- Captain Tom Crull (Pilot)
- Mike Dobson (Doorgunner)
UH1-B “Seawolves” – Vietnam
“I would compare what we did in the “Seawolves,” to Chennault’s Flying Tigers in World War II. There was no difference. We were all volunteers. We all started out with JUNK and we got the job done,” Tom said proudly.
“In comes one of these Seals, he is filthy, dirty and had been running in the jungle, sweat, makeup, the whole thing. He asked, “Who the hell was shooting the 50-calibre last night?” “ I thought I was going to get my butt kicked,” laughed Mike.
“The Mekong Delta is a vast, swampy system of more than 2,500 miles of rivers, canals, and streams covering the southern quarter of what was, before 1975, the Republic of South Vietnam. During the Vietnam War, whoever controlled the waterways controlled the area, and in 1965 communist forces did; the Viet Cong and North Vietnamese army (NVA) funneled troops and supplies around with near impunity.
The enemy fought back fiercely with armed junks and ambushes sprung from concealed positions ashore. To survive, the boat crews and special forces teams would need close air support, and the aircraft best suited for the job were dedicated helicopter gunships. There was just one problem: The Navy didn’t fly gunships.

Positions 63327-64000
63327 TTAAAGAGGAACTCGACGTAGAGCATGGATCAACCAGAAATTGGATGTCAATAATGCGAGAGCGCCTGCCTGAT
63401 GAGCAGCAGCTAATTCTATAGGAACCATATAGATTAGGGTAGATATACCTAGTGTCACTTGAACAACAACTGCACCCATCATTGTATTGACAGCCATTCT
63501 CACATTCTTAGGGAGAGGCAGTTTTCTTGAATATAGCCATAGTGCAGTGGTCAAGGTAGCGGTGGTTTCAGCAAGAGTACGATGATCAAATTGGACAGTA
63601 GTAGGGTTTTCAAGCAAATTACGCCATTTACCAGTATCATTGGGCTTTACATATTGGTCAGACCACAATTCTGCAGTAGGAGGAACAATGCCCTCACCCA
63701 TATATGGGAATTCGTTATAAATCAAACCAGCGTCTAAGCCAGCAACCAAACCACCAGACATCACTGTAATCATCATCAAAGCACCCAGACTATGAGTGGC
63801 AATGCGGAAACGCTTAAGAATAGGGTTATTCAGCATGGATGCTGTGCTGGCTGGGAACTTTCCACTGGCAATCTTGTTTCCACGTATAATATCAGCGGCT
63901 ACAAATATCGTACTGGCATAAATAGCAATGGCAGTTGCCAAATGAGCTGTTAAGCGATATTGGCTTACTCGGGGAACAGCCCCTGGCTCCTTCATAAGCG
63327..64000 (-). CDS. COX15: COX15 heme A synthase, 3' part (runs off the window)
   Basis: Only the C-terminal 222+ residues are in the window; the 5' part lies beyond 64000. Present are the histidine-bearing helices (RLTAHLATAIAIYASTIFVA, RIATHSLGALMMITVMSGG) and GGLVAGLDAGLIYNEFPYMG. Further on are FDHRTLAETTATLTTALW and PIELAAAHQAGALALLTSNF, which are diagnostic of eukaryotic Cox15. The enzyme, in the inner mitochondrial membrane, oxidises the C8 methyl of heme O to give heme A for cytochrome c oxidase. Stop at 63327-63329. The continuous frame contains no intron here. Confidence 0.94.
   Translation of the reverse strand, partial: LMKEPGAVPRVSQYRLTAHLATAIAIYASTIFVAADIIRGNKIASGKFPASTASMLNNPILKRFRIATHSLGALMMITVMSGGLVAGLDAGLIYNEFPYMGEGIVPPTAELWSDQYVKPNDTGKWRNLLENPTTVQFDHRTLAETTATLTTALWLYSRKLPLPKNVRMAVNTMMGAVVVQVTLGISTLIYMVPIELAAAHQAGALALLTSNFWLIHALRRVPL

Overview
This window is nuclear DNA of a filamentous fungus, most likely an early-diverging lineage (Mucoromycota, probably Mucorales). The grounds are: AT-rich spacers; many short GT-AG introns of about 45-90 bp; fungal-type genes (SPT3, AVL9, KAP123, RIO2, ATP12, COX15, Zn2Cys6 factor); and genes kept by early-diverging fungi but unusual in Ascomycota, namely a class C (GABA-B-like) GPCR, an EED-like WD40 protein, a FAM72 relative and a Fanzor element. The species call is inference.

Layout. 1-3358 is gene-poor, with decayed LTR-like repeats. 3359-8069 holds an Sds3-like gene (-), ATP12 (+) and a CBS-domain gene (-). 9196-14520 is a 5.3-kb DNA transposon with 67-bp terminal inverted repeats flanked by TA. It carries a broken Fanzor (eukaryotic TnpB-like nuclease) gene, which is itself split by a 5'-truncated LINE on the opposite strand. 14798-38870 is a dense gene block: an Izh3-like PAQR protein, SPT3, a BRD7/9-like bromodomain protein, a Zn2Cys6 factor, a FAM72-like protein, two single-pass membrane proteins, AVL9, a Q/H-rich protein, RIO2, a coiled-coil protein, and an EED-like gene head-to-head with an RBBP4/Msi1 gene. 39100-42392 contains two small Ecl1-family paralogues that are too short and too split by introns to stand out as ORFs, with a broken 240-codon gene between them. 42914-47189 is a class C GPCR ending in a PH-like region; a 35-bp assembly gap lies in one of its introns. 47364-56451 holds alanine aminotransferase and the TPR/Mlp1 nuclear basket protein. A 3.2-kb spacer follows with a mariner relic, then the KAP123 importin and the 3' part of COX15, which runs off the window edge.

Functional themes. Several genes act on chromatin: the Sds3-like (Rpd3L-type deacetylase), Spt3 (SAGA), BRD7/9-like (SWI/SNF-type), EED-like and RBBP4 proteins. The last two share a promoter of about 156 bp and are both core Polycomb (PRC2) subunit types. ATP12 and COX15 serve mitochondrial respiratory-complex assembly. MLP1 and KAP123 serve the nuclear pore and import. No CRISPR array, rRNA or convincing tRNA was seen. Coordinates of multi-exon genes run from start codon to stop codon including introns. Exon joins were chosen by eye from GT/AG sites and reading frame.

In early 1966, Army UH-1B Huey gunships were temporarily assigned to a dock-landing ship, the USS Belle Grove, to support Operation Game Warden. The Army aviator’s tenure on the ship was only about five months, but the men used the time to develop many of the tactics later used by the Navy, and gave their contingent a nickname: the Sea Wolves (later compressed to one word: Seawolves). When the Army left, the Navy kept eight of their helicopters—and the nickname.” SOURCE: Robert Bernier – Air & Space Magazine, April 2016
“The story of the HA(L)-3 Seawolves, the most decorated squadron in the Vietnam War and Naval Aviation History.” Source: “Scramble the Seawolves“ / PBS Documentary
This FULL Story coming to VZCM website Fall of 2021.